Undoubtedly, there will be those who disagree with my recollections and descriptions. If someone says I have a selective memory of Rondo, remembering only the “good stuff,” I wouldn’t disagree. Certainly not all was upbeat. Like any predominately Black community, residents were subjected to inequalities, debasements, disrespect, low wages, poor working conditions and a host of other urban ills.
Many families suffered the ills confronting Rondo before the freeway construction began in the 1950s. I believe they would have eventually made progress reducing those challenges, had the decision not been made to route the freeway through Rondo Avenue and destroy any chance for an acceptable improvement of our economic and social conditions.
The freeway had an overwhelming physical, cultural and emotional impact on life in Rondo. Looking back on what occurred, it would be hard not to conclude that the effect of losing homes, businesses and jobs exacerbated the preexisting woes and ushered in a devastation and trauma that many still experience many decades later.
I include my family among those that suffered great lost.
My father and four of his friends built the largest housing project in Rondo. It consisted of 12 two-story townhomes constructed in 1947 and called Rangh Court. The group applied for and received the largest Federal Housing Authority mortgage backed loan ever given to nonwhite applicants in the state of Minnesota. The loan was for $247,000. In 2022 dollars that’s equivalent to more than $3 million.
“The freeway had an overwhelming physical, cultural and emotional impact on life in Rondo. Looking back on what occurred, it would be hard not to conclude that the effect of losing homes, businesses and jobs exacerbated the preexisting woes and ushered in a devastation and trauma that many still experience many decades later.”Marvin Roger Anderson
My family was the resident manager, meaning we were responsible for renting, maintaining, repairing and beautifying the units and compound. It was a successful project and over the course of it existing the court never had a vacancy. Eventually, ownership was transferred to my father and my godfather, and both of them drilled into me that my responsibility was to go away to college, study and then return as a junior partner for similar projects in Saint Paul and for the Black communities in Minneapolis.
But their dream was destroyed when Rangh Court was condemned for the construction of the freeway. By edict, they lost their one and only chance to become independent Black businessmen — and the freeway destroyed my dream of working with two men who meant so much to me.
It wasn’t until years later that I was able to fully understand just how deeply my father was affected by the loss of Rangh Court. I learned about how he had fought for as long as he was financially able to try to overturn the low valuation placed on the property by the highway department. He appealed to the appraiser’s supervisor, the manager of the division and finally to the head of the highway department only to be defeated at every stage.
He pursued the appeal because part of the valuation was based on an assertion by the state that the homes were “inferiorly constructed.” Yet, 10 years after the state acquired the Rangh Court, the homes were still standing, even though they were vacant.
We later learned that after 10 years, no further legal action of an aggrieved party can be brought against the state. Once the 10 years had passed, the state divided the “inferiorly constructed “homes into blocks of twos and threes and auctioned them off to contractors who placed them on flatbeds and moved them to new lots in Saint Paul where, after almost 75 years, they are still standing.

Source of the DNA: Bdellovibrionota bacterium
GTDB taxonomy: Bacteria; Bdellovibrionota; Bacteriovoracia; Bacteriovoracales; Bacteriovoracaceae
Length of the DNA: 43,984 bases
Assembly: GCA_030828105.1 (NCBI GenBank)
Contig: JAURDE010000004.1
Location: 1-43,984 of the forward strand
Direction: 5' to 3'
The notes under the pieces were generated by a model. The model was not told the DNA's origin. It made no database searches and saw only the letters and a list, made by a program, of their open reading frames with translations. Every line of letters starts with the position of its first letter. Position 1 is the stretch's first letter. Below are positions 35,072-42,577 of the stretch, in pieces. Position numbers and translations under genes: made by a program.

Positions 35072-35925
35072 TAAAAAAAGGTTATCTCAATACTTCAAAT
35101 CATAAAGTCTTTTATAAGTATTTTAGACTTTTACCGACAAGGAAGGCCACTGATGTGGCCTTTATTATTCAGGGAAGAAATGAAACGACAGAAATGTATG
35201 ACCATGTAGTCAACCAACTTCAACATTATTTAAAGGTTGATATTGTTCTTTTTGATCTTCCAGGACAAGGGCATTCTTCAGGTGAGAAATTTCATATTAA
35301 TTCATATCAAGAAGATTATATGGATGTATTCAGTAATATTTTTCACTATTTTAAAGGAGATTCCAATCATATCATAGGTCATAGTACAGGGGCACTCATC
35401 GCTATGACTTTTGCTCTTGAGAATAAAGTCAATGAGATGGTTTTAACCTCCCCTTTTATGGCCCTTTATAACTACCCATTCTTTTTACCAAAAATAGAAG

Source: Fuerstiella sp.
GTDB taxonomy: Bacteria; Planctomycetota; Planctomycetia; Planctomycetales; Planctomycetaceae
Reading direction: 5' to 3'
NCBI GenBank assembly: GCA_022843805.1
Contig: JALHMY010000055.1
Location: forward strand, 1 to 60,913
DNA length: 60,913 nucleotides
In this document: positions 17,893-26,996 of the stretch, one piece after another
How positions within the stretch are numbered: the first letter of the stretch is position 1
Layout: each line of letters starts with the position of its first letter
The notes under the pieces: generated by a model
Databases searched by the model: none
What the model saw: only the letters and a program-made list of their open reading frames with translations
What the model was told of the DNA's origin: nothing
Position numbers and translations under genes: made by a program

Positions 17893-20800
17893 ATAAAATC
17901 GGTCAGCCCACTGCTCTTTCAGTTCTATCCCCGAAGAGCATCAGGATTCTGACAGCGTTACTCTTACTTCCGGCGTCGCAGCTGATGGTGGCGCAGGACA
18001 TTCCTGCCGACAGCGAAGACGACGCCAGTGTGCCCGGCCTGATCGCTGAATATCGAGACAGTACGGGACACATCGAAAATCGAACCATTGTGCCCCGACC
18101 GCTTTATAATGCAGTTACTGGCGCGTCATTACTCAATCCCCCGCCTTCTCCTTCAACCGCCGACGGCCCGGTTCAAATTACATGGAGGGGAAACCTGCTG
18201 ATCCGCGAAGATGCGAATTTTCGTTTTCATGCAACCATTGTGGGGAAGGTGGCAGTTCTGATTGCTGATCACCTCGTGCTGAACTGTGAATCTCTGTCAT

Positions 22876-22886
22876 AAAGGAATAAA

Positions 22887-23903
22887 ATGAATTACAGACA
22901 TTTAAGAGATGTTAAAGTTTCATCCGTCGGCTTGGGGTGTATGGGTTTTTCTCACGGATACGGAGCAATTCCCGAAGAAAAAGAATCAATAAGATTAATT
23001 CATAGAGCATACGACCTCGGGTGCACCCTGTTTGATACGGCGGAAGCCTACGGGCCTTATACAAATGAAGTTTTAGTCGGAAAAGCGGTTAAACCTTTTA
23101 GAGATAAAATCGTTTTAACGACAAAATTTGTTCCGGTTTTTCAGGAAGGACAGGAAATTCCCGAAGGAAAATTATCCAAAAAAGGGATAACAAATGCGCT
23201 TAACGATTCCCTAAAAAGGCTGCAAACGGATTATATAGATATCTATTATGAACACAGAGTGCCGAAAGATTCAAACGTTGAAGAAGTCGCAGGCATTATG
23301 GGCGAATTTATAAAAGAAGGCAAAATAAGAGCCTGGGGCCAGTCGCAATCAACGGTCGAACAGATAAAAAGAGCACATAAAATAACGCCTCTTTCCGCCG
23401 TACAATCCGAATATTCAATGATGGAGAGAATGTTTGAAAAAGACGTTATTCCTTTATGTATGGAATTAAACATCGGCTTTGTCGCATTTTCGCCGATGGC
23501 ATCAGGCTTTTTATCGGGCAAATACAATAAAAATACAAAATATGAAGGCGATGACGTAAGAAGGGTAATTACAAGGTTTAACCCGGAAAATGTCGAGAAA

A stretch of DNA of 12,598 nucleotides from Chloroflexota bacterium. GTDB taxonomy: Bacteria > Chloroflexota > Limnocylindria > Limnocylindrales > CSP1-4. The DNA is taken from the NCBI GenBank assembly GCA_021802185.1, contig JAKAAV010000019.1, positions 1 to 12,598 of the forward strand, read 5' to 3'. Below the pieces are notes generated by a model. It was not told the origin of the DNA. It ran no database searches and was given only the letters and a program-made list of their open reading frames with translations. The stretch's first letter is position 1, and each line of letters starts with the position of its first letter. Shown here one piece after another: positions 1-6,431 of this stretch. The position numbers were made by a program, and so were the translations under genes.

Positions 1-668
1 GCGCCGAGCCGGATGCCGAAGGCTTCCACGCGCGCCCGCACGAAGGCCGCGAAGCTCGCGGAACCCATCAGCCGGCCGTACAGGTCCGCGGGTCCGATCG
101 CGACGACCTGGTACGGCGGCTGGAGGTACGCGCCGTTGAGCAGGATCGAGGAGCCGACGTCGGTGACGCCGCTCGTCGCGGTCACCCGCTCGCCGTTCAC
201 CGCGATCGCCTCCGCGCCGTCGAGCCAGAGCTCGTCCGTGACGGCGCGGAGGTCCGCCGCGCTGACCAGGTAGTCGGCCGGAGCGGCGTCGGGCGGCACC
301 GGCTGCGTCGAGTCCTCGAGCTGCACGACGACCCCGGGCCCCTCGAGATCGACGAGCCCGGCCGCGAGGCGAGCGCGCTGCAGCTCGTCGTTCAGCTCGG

Our story is no different than the stories of so many families who had to live through the loss of Rondo. Nevertheless, I believe with all my heart that — despite the inequalities of life, the myriad urban ills, the indignities of undervaluing our homes, the separation of families, the loss of jobs, the closure of businesses — Rondo gave me and so many others a deep and satisfying taste of what is was like to live in a bustling community of people capable of creating, celebrating and maintaining an Afrocentric way of living made by us and for us. I will be forever grateful to have been born and raised in this community.
Images of the Rangh Court townhomes, which were developed in 1947 by Marvin Roger Anderson’s father and three business partners, as seen (1) during construction; (2) while lived in by the Andersons and 11 other families; (3) after being seized by the state through eminent domain in order to build I-94 and then sold and relocated.
AARP: You left Rondo as a young man to go to Morehouse College in Atlanta, and then law school in San Francisco. You traveled abroad, including to Senegal, which is where you served while in the Peace Corps. What brought you back to Minnesota and the Twin Cities area?
Anderson: I was in Washington D.C., to muster out of Peace Corps. I considered where I had been during the prior nine years, what I had accomplished, the places I had enjoyed and the places I still desired to visit. Interestingly, my plans included only a brief stop in Saint Paul.
My father had died while I was away but not before he and my mother had moved to Maplewood, a suburb of Saint Paul. After a pleasant visit in Saint Paul, I finally got back to San Francisco. However, my old friends and contacts had scattered up and down the peninsula, others had relocated to other cities and towns, everyone was dancing to music quite foreign to my ears. For the first time in my life, I felt like a wallflower in a room full of people with attitudes and aspirations I couldn’t understand.